Cannabis and Lyme Disease: Potential Symptom Relief?
In North America and Europe, Lyme disease is most commonly caused by Borrelia burgdorferi and recently also by Borrelia Mayonii. These particular spiral-shaped bacteria are carried by ticks and are transmitted by tick bites (3). It is important to note that Lyme disease cannot be cured by using medical cannabis, and inappropriate or insufficient treatment may lead to serious long-term consequences and side effects. You must take antibiotics to get rid of the bacterial infection that causes Lyme disease.
Cannabis is anecdotally a potentially beneficial option for patients who have post-treatment Lyme disease syndrome (discussed below) or long-term muscle pain, nerve pain, headaches, and other symptoms. Through cannabis research, doctors have discovered that the analgesic (pain-killing) effects of cannabis work well for chronic pain as well as neuropathic pain, a type of chronic nerve pain (1).
However, it is important to note that there is currently no existing published data that has directly looked at the efficacy of cannabis use for Lyme or post-Lyme syndrome. This opportunity for new research could be promising based on what we understand about cannabis science and anecdotal reports so far.
Cannabinoids interact with the receptors of the endocannabinoid system (ECS) of the body. Research has shown that cannabinoids have the ability to target inflammation through modulating the immune system, slowing down the body attacking itself (7). This is important when it comes to treating post-treatment Lyme disease syndrome because this syndrome mimics auto-immune diseases that attack the body. The ECS is also known for modulating nervous system function (5).
Medical marijuana may also help Lyme disease patients because it is a neuroprotectant that helps the body protect and regenerate nerve cells. The added benefit to this is that through this process inflammation typically decreases (7). For more information about its neuroprotective properties, please check out our guide on Multiple Sclerosis (MS).
Cannabis for Lyme Disease Symptoms
Dr. Daniel Kinderlehrer, a Colorado-based physician, has put together a medical marijuana prescribing guide regarding Lyme disease and post-Lyme syndrome. After experiencing Lyme disease himself, Dr. Kinderlehrer specializes in treating it along with a focus on nutrition, allergies, and environmental medicine. He is considered a leading expert in the area of treating Lyme disease.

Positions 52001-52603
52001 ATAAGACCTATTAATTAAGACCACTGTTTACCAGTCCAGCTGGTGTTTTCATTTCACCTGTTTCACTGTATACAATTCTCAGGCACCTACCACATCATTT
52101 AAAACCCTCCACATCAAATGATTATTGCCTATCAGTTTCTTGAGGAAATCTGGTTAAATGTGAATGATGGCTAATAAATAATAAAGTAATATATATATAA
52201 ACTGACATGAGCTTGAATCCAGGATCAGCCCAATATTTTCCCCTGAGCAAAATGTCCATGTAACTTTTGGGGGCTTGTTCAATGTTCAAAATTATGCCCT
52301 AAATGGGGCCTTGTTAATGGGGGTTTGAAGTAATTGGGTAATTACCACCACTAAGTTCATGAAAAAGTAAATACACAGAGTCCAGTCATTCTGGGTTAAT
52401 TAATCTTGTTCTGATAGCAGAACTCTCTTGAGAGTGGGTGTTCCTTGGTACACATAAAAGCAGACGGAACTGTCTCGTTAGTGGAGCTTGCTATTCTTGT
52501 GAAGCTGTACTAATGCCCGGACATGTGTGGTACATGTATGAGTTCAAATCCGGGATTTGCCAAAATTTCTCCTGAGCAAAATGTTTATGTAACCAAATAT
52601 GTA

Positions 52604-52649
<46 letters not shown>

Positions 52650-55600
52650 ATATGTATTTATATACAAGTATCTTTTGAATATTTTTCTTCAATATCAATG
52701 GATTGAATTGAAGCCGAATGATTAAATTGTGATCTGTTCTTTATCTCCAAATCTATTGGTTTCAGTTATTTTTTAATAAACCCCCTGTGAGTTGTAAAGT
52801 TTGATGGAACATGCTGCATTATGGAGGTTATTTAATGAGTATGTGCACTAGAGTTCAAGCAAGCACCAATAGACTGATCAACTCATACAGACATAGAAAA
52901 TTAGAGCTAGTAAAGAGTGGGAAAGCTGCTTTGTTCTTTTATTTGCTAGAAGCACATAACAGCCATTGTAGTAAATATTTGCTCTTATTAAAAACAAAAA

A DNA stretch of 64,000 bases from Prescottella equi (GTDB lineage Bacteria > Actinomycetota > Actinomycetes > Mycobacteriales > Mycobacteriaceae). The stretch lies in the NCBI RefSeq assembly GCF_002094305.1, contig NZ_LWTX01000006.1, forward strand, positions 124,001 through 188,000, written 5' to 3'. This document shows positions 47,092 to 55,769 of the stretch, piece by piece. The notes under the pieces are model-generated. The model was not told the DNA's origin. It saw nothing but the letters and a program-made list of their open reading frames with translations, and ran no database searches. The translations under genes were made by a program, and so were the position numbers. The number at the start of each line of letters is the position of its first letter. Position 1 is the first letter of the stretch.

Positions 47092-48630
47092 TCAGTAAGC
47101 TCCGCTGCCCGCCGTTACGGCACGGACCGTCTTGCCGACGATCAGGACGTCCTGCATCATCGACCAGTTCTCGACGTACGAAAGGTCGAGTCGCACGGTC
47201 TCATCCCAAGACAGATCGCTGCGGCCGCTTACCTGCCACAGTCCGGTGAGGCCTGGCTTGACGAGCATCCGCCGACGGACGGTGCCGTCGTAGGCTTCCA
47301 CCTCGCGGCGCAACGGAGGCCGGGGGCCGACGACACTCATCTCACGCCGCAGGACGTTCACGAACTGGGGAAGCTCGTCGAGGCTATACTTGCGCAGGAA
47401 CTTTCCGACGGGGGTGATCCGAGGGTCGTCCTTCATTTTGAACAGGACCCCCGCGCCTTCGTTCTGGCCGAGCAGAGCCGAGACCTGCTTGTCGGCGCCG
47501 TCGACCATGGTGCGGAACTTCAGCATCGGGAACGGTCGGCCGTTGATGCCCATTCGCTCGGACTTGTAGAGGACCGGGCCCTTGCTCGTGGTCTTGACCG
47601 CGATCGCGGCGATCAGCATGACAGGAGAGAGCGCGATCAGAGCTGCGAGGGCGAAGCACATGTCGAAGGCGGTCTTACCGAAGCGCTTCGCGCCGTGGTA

According to Dr. Kinderlehrer, the following symptoms of Lyme disease can be effectively reduced using medical marijuana, especially if you are experiencing long-term symptoms.
Inflammation & Pain
- Dr. Kinderlehrer recommends treating daytime pain symptoms with cannabidiol (CBD), an anti-inflammatory cannabinoid found in cannabis and hemp (5).
- Cannabis that contains equal parts of CBD and Δ9-tetrahydrocannabinol (THC) has additional pain-relieving effects than just CBD alone (5).CBD is available in various forms like CBD oil, tinctures, topicals, capsules, gummies, etc.
- Different cannabis strains contain different terpenes, the chemicals in plants responsible for flavors and smells. Some patients find that strains containing specific terpenes are more effective for their pain than others. The combination of terpenes, THC, and CBD found in cannabis is thought to work better than just one chemical compound alone; this concept is known as the “entourage effect” (9).
Check out our inflammation page for more information.
- Dr. Kinderlehrer recommends taking a THC-dominant indica strain or a THC edible to help patients fall asleep and stay asleep (5).
- It is important to note that controlling pain and anxiety can also improve sleep.
Check out our page on insomnia for more details.
- Cannabis is known to help patients suffering from seizures by reducing them and serving the body as a neuroprotectant.